The question comes up again & again when travelling, especially if you don’t have a plan. No need to be on a journey, though, to fall into the traveller’s time trap. All it takes is identification with certain trains of thought. Thoughts about ‘whats next?’, jumping into both near and distant future scenarios. Do the next diving course? Work on a farm? Help with landscaping at a rainforest camp? Support a turtle project? Play tourist and visit National Parks? Meditate at the nearby monastery? Sometimes there are too many options… of course, a classical FWP. Certainly, part of it has to do with FOMO.
Like everybody else I have to anticipate actions and consequences time and again. This, in turn, can create stress by leading me ever onwards and trying to cover all eventualities. In the end, the mind can become like a monkey seeking fruit in the forest.
Maybe you know that, too… I am enjoying a delicious meal, having a stroll through town, going for a hike, a refreshing sunrise swim, or coming across an extraordinary experience during formal dhamma practice. Next, desire comes in to wreck the show. I get attached to it. It becomes shallow: ‘Not enough…’ I tend to be irritated and hope for something better. Meanwhile, I might feel tempted to light a cigarette, maybe. Who wants to remain aware of dissatisfaction, right? Then i stop and take a deep breath. Am I not acting like a baby?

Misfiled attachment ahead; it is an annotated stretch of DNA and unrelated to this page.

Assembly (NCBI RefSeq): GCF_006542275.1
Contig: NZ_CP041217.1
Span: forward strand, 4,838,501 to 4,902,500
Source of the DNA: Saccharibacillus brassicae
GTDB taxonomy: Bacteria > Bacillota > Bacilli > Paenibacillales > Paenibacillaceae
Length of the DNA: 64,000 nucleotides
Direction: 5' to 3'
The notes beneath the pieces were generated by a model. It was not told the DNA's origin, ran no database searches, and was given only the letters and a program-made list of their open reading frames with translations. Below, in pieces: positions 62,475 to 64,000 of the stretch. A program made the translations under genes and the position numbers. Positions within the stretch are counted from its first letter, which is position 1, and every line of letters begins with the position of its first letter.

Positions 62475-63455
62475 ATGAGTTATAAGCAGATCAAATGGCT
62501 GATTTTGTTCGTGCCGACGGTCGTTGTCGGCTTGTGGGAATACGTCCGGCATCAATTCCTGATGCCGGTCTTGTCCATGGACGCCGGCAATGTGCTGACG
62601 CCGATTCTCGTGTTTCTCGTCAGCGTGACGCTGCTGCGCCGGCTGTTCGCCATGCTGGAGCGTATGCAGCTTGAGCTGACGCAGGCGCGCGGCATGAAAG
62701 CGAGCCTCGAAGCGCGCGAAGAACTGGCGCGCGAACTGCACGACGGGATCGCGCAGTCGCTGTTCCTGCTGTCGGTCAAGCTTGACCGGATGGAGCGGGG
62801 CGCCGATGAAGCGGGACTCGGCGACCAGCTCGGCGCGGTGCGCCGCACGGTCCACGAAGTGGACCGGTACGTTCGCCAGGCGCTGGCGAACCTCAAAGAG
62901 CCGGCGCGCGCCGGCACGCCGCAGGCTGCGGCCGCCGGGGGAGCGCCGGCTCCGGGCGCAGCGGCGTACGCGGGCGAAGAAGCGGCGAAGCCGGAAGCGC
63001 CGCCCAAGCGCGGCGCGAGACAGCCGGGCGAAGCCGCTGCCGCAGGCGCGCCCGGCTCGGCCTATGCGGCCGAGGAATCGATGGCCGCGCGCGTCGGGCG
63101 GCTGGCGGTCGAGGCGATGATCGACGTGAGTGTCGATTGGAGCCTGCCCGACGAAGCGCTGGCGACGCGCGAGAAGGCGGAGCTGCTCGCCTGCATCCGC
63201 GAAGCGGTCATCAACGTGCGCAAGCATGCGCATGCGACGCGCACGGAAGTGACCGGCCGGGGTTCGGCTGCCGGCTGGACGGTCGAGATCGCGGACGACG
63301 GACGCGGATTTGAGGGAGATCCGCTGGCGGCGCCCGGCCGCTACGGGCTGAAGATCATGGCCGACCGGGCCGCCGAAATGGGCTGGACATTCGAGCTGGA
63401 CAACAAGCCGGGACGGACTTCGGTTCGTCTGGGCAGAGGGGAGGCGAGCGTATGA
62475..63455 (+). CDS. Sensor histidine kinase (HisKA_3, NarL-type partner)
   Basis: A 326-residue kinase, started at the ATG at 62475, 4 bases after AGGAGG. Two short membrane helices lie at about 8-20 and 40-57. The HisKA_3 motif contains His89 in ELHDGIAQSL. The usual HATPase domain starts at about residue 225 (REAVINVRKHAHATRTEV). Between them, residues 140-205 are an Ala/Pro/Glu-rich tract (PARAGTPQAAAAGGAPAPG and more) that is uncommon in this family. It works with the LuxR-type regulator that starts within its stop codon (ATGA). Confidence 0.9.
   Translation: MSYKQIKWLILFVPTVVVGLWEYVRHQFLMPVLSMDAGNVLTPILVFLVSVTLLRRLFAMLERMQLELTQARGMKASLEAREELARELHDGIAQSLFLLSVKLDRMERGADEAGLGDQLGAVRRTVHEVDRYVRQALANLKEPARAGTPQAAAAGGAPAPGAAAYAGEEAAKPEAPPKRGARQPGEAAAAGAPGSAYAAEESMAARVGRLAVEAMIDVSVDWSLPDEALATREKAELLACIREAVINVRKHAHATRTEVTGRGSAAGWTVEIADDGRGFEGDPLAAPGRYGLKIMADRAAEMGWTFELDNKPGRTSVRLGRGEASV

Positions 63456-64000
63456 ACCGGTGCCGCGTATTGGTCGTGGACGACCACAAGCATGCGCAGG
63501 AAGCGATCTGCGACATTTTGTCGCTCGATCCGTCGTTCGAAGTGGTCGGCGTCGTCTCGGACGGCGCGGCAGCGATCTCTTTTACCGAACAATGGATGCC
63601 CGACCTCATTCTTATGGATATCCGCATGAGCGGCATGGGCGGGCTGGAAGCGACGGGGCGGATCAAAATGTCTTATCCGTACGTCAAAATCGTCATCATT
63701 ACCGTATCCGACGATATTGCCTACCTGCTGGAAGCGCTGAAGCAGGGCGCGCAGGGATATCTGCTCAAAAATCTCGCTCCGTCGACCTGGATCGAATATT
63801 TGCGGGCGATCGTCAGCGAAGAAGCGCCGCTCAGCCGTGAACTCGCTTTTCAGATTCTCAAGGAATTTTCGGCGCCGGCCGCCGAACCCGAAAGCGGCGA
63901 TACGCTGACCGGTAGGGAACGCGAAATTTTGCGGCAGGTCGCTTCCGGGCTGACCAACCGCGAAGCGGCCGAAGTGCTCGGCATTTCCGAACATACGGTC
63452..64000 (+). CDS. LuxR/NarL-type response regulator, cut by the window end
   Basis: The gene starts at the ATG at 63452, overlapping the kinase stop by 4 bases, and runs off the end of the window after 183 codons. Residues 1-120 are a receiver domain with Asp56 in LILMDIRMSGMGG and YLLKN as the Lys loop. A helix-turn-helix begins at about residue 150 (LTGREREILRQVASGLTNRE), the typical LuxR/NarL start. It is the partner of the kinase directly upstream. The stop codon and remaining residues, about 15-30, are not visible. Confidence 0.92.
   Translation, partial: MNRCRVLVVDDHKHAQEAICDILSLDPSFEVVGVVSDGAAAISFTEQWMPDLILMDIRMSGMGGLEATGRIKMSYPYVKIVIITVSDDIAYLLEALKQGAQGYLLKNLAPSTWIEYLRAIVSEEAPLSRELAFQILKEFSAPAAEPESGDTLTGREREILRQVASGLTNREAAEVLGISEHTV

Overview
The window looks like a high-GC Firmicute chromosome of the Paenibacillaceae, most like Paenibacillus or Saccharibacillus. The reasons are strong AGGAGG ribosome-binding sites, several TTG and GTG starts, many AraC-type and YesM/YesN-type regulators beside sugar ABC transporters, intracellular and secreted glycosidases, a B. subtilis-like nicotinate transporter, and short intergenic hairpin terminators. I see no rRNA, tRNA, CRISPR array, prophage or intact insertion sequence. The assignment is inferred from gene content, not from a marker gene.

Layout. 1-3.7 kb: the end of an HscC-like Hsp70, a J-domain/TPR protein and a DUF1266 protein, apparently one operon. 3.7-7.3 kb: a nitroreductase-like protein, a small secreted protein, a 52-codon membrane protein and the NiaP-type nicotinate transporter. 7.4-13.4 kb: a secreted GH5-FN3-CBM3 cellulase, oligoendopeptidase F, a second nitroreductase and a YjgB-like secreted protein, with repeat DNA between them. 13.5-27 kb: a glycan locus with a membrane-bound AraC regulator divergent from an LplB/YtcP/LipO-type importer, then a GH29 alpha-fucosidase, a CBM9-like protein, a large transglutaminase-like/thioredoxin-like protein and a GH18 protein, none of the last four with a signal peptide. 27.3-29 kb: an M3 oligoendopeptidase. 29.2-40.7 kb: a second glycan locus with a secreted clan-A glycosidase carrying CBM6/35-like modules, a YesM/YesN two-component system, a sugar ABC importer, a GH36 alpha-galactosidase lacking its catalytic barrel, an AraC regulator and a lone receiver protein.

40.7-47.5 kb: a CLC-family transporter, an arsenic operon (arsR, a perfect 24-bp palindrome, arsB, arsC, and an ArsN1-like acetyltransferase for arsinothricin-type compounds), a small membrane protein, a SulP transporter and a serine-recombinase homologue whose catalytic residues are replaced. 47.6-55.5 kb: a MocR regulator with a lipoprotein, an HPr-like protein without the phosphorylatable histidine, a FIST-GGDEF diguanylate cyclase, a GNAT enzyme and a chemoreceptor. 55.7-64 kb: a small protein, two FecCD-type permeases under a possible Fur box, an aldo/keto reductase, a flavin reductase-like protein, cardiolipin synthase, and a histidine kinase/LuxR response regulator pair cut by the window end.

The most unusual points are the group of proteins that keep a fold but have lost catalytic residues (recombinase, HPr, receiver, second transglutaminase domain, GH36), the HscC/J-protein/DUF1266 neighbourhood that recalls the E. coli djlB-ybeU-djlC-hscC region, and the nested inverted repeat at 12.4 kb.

Wanting something or other and becoming highly agitated if i don’t get it. The objects of desire may vary. The habit pattern of looking for pleasure stays the same. What’s wrong with pleasure, you might ask. Nothing – as long as there is no conviction that this is where happiness can be found.
For example. Did it ever occur to you that a hard nipple and a cigarette filter have approximately the same size and form? Ever noticed that this fact could be closely connected to your habit of sucking on a paper roll filled with dried leaves? Ever noticed how you’re brainwashed into believing you are an adventurous independent grown-up tough guy riding a motorbike across the desert? Oh no, you see now, you’re just a baby sucking on a substitute tittie. Please forgive me if i sound blunt about this.
The more I try to be someone special by all that swimming-against… the more I react like everybody else. Exploring inner & outer nature I realise how utterly human I am. It is a humbling experience to notice what kind of habits I have been forming throughout my life. Times like these it’s important to remember:
Let me not revive the past
Nor on the future build my hopes
The past has been left behind
The future has not been reached…
I just watched a video I’d like to share with you. Click here to listen to Guy Winch talk about emotional first aid. Truly, the ways in which human beings can hurt themselves (and others, too) are manifold. Of course, so are the ways in which we can help and support one another and make our lives more beautiful.
If all goes well, I will be in Sarawak tomorrow. Which means the answer is for now ‘orientem’ – east.